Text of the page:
In the gar­den

Northwest Arkansas Democrat-Gazette - - STYLE - JANET CAR­SON Arkansas Demo­crat-Gazette/ RON WOLFE

QCan you iden­tify this tree for me? Thanks so much. I think birds planted it in my back­yard!

APrunus serotina, com­monly called black cherry or wild cherry is a very com­mon na­tive tree. While many na­tive plant folks re­ally like it for its blooms and fruit, which are food for many in­sects and birds, it can be­come a tad ag­gres­sive, since the birds do eat the fruit and drop the seeds. It is great to have in the land­scape to at­tract birds, but learn to rec­og­nize it should it start re­pop­u­lat­ing it­self.

QA bed on one side of our house gets shade for most of the day but then, in sum­mer, a big blast of in­tense late-af­ter­noon light for 2-3 hours. Any ad­vice on what peren­ni­als or flow­er­ing shrubs might do well here?

AMy guess is that in ad­di­tion to 2 to 3 hours of in­tense light, you get pretty bright fil­tered light for an­other 2-3 hours or more. If that is the case, you should be able to grow a wide va­ri­ety of plants. Loropetalum is a spring-bloom­ing ever­green which comes in a va­ri­ety of ma­ture sizes and does well in full sun to par­tial shade. It

has pur­ple fo­liage and pink flow­ers, or a green-leafed va­ri­ety with white flow­ers. Abe­lia is an old-fash­ioned ever­green that should do well in your sit­u­a­tion and blooms all sum­mer. Althea or rose of Sharon will do well, along with clethra and itea (de­cid­u­ous mid-sum­mer and late spring/sum­mer bloomers). For peren­ni­als I think you should do well with cone­flow­ers, Joe pye weed, daylilies, asters, rud­beckia and salvias. You have plenty of op­tions.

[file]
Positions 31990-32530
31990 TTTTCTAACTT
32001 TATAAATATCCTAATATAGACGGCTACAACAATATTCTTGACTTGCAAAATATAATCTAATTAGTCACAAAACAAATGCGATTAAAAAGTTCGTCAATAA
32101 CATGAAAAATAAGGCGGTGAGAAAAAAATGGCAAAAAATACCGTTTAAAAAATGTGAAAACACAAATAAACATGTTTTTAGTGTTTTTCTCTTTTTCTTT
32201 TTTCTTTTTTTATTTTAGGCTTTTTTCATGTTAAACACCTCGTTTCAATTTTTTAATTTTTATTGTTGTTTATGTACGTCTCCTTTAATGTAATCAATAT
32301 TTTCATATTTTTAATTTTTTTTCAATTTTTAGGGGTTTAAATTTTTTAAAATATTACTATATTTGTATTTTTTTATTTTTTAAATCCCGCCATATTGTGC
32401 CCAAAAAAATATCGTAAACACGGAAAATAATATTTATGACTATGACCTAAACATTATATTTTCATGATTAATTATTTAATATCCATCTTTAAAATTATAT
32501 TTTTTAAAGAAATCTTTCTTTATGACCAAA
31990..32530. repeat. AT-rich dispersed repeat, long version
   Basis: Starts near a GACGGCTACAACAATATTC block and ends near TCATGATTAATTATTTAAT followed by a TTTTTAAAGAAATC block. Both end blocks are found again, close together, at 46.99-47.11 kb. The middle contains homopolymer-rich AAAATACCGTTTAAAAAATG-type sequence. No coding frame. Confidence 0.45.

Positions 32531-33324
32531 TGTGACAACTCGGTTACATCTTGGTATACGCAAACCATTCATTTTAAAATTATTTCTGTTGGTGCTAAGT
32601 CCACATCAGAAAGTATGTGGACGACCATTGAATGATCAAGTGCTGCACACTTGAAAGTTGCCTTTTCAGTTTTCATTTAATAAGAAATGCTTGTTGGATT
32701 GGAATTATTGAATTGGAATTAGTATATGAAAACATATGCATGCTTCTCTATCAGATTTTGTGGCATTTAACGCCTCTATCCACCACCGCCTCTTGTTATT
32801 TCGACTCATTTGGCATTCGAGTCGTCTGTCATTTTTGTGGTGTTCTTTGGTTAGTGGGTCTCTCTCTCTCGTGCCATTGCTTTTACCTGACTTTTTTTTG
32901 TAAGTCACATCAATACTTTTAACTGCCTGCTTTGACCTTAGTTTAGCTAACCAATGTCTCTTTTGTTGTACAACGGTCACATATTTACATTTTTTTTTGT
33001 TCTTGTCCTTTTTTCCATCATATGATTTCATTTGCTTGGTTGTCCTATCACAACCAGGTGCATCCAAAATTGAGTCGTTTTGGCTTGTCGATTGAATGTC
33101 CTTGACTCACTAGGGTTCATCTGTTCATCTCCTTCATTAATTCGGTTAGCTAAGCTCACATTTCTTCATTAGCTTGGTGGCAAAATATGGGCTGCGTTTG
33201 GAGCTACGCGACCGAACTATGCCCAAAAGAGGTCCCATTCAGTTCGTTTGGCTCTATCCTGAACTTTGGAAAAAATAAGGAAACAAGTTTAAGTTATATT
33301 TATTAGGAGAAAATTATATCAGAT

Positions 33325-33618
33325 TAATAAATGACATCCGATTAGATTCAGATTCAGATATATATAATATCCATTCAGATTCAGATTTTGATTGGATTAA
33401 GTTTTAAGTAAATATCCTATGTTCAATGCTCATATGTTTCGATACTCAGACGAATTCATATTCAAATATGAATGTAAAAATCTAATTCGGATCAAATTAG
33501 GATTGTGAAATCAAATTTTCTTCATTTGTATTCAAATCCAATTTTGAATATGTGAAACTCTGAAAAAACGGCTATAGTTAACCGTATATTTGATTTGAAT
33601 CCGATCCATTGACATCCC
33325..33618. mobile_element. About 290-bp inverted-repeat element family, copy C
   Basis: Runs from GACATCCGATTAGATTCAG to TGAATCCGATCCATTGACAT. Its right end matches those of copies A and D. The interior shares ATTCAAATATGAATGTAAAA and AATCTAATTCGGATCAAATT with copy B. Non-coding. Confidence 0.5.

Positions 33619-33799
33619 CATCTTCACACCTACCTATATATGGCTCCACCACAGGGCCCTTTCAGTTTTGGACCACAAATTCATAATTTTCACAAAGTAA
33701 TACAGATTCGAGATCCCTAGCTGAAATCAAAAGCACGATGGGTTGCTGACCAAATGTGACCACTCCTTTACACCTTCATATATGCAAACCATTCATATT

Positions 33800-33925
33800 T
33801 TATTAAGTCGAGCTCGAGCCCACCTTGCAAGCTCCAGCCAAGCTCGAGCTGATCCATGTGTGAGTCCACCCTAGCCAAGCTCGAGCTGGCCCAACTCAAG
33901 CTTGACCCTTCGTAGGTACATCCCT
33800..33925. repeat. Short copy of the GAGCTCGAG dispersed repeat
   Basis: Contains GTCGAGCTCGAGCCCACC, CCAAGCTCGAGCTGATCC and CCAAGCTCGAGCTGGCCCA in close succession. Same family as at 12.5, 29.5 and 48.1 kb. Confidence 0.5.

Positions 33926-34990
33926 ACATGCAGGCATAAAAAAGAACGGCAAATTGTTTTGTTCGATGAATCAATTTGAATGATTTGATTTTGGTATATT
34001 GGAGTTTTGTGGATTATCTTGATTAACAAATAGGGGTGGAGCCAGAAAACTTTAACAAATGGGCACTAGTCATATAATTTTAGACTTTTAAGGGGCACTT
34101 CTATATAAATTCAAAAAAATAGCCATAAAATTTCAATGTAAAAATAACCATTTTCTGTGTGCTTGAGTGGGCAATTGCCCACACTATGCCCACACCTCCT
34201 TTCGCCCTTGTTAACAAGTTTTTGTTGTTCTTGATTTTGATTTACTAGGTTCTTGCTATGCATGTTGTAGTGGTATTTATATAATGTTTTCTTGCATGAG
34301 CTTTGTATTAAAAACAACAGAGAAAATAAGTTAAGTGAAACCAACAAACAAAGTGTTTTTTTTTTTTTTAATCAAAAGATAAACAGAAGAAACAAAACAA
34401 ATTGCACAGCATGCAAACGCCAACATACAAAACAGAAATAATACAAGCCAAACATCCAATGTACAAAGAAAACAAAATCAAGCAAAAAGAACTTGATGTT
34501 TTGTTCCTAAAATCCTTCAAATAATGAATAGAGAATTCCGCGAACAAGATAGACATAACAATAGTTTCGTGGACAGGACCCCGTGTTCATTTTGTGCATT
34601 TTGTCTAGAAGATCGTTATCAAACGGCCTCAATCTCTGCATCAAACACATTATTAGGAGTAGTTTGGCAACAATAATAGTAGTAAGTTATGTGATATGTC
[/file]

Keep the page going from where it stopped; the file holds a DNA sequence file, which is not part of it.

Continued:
QI have found a flower that I don’t rec­og­nize. This plant is on my fa­ther-in-law’s farm [with a lot of old home places]. I’ve been fol­low­ing this flower for about three years. It has fans that are about 2 feet high, with a small stem fol­lowed by small blooms. When it flow­ers it looks like a small lily with an orange-look­ing flower with dark orange spots. Please help me fig­ure out what it is.

AWithout see­ing a pic­ture, I would guess bel­lam­canda, com­monly called black­berry lily be­cause of the black­berry-look­ing seed pods, or leop­ard plant be­cause of the spots, or candy lily — not sure why this name. The fo­liage looks like iris leaves and the flower heads pop up. Orange is a com­mon color but there are other col­ors as well.

QI bought sev­eral cone­flower plants at the Saline County Mas­ter Gar­den­ers plant sale. As they are bloom­ing I have two of these green plants that look to have baby plants shoot­ing around the large flower. What are they? Are they a new kind of cone­flower?

APeren­nial plants do mul­ti­ply and get larger over time. They pro­duce daugh­ter plants at the base, and if al­lowed to ma­ture, seed heads in the fall. They can re­pro­duce from seeds as well. In daylilies there is a process known as pro­lif­er­a­tion, where in ad­di­tion to the above meth­ods of growth, a lit­tle plant­let can grow be­neath the flow­ers of some cul­ti­vars. Small roots of­ten form and oc­ca­sion­ally a flower is pro­duced while the pro­lif­er­a­tion is still on the scape. I have never seen that in a cone­flower, but that is what it sounds like. It should be eas­ily prop­a­gated. Pay at­ten­tion to this plant, you may have a unique one!

QThis plant was mis­marked as a spirea in a pack­age bought from a dis­count store sev­eral years ago. I have been try­ing to search it out, but I have had no luck. Can you tell me what it is?

ALooks like a burn­ing bush eu­ony­mus (Eu­ony­mus ala­tus) — a green plant for the grow­ing sea­son that turns bright red in the fall.

Janet B. Car­son is a hor­ti­cul­ture spe­cial­ist for the Uni­ver­sity of Arkansas Co­op­er­a­tive Ex­ten­sion Ser­vice. Write to her at 2301 S. Uni­ver­sity Ave., Lit­tle Rock, Ark. 72204 or email her at


Spe­cial to the Demo­crat-Gazette/JANET CAR­SON

Black cherry tree

Spe­cial to the Demo­crat-Gazette/ JANET CAR­SON

Burn­ing bush eu­ony­mus

Newspapers in English

Newspapers from USA

© PressReader. All rights reserved.